Watterson didn't want to turn down his first possible syndication deal, but he also didn't want to give up control over his own characters. So he rejected the offer. But his strip was eventually picked up by Universal Press Syndicate.
Once the strip became wildly popular, Watterson began to get offers to license the characters for toys, T-shirts, greeting cards, and movies. He could have made millions from all the merchandising opportunities, but he decided to refuse all the offers. He said, “My strip is about private realities, the magic of imagination, and the specialness of certain friendships. [No one] would believe in the innocence of a little kid and his tiger if they cashed in on their popularity to sell overpriced knickknacks that nobody needs.”
Watterson worked on the strip for 10 years, and then decided to retire and devote his time to painting. He has declined any interviews or photographs since his retirement, and hasn't shown any signs of returning to cartooning.
Friday, July 20, 2007
[[Sekou was a beautiful man, whom I was fortunate enough to meet and spend a little time around when he was in town three years ago or so performing as part of Vanderbilt’s performing arts series. I caught the tail end of a Fresh Air interview with him today, and realised they were re-broadcasting it because he died of heart failure yesterday at 58. Looking for something to include here, found an amazing dearth of stuff when I Googled his name. Prompted me to write the fine folks at The Writer’s Almanac]]
why, dear writer’s almanac, is there nothing in the writer’s almanac archives or on poetry.com of the work of sekou sundiata? he was wonderful poet, a gifted gentle man, whom i was fortunate enough to meet three years ago. he died yesterday, and apparently nobody has much to say about his living. regarding this i am curious and a little sad.
Thursday, July 19, 2007
Police Arrest Man for Torturing Tortoise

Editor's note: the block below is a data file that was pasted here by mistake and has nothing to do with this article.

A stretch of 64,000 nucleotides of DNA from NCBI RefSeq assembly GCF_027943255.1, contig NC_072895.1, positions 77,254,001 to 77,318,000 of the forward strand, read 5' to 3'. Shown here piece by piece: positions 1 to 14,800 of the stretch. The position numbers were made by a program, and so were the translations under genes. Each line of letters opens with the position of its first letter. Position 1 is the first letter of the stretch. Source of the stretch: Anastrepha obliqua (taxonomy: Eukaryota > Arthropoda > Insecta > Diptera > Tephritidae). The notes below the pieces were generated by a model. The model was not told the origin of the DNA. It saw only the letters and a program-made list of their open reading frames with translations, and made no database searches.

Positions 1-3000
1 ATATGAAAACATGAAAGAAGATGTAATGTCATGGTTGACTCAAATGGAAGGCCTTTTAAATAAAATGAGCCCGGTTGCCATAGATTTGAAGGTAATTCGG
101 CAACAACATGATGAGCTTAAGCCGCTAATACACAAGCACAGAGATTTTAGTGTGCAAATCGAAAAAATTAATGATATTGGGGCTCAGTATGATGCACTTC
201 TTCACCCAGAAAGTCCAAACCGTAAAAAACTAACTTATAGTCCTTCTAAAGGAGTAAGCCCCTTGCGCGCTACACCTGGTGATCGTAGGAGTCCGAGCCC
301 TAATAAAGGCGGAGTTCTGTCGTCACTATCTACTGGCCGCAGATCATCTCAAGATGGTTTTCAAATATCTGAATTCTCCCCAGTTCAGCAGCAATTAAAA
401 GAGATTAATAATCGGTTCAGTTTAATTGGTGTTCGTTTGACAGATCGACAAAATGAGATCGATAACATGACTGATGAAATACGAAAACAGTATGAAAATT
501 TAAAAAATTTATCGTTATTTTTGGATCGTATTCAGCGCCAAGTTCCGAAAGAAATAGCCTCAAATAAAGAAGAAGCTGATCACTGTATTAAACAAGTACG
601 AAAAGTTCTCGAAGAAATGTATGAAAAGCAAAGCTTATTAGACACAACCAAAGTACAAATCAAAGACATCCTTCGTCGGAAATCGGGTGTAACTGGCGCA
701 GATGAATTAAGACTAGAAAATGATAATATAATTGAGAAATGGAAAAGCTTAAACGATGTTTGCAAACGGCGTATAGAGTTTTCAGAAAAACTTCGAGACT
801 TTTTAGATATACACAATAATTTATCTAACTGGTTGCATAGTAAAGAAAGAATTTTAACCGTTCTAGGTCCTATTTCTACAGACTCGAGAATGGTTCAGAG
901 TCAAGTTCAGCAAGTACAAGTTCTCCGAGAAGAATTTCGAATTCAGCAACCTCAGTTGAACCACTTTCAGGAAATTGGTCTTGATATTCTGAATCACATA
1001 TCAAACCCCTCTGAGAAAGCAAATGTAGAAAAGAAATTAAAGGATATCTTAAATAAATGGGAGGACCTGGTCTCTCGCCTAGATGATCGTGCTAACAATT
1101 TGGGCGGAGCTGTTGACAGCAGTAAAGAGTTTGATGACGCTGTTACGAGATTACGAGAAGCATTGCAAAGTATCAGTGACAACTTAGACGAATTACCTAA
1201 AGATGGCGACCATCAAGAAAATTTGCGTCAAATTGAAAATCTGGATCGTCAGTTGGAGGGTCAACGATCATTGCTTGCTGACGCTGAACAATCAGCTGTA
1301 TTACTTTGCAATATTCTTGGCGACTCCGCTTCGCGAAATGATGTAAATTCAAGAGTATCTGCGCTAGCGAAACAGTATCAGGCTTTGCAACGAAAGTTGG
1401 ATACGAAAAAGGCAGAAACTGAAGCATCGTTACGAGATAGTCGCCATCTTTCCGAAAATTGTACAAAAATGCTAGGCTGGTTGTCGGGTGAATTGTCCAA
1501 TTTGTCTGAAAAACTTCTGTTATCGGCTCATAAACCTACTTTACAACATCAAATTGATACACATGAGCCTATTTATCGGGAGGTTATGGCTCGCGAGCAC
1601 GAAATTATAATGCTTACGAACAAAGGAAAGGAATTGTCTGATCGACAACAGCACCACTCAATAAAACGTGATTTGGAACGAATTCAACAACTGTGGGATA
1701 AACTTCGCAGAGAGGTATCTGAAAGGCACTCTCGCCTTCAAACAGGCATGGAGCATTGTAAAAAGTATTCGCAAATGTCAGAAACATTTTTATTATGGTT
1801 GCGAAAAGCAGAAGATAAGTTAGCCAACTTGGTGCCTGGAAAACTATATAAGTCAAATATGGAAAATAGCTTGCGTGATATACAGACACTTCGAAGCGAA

From Associated Press
July 19, 2007 6:30 PM EDT
VENTURA, Calif.—An arrest was made Thursday in the vicious attack on Bob, a 42-pound pet tortoise who was slashed and stabbed after being stolen from the home of an autistic boy.
Police said the attacker tried to cut Bob out of his shell. His hind legs were badly cut, a toe was cut off, his neck was slashed and his shell was punctured with a sharp object. The animal also was thrown against a wall, police said.
Jose “Tony” Mosqueda, 18, of Ventura, was booked at the county jail for investigation of cruelty to animals and grand theft.
It is believed he acted alone, police said.
“It’s a good feeling. It's kind of neat,” Sgt. Jack Richards said. “It just really pulled at some heartstrings and it’s good to have someone in custody.”
Witnesses to the torture provided information that helped lead to the arrest, Richards said.
Two rewards totaling $3,500 had been offered for help with an arrest and missing tortoise fliers were posted throughout the area, but Richards said he didn't know if that contributed to the arrest.
The 25-year-old African spurred tortoise belongs to Dorothy and Bill Sullivan and is a special friend to their 6-year-old autistic son, who rarely spoke to people but chattered to the animal.
The tortoise was snatched from their yard on July 7, brutalized and dumped in brush behind an apartment complex.
An anonymous caller told the family where to find Bob.
Police declined to discuss a motive, but Richards said it didn’t appear the attacker wanted to eat Bob.
Dorothy Sullivan said Thursday that she and her son danced with happiness when they heard of the arrest.
“This is wonderful news,” she said.
The boy had not been sleeping well since the attack, she explained.
“His security fell apart,” she said. “He was afraid that somebody was going to come and steal him and take him away and hurt him.”
“Now he feels safe. Now he can go out and play,” she said.
The family has installed security cameras and an alarm on the backyard fence so that Bob will be safer when he returns.
The tortoise was being treated at Turtle Dreams, a Montecito rehabilitation center. He remained in guarded condition and was being fed through a tube in his neck.
“He’s getting more relaxed and coming out of his shell” more often, said Jeanie Vaughan, the center's owner. “If he continues without any infection, I think he’s going to be fine.”
Dorothy Sullivan said Bob did an amazing thing when she visited the center earlier in the week.
“He took his first steps,” she said. “He brought his head completely out of his shell...and then he struggled to his feet.”
The tortoise collapsed but then managed to take eight steps.
“When he finished, he had a tear in his eye...as did the rest of us,” Sullivan said. “It was an excellent, great sign.”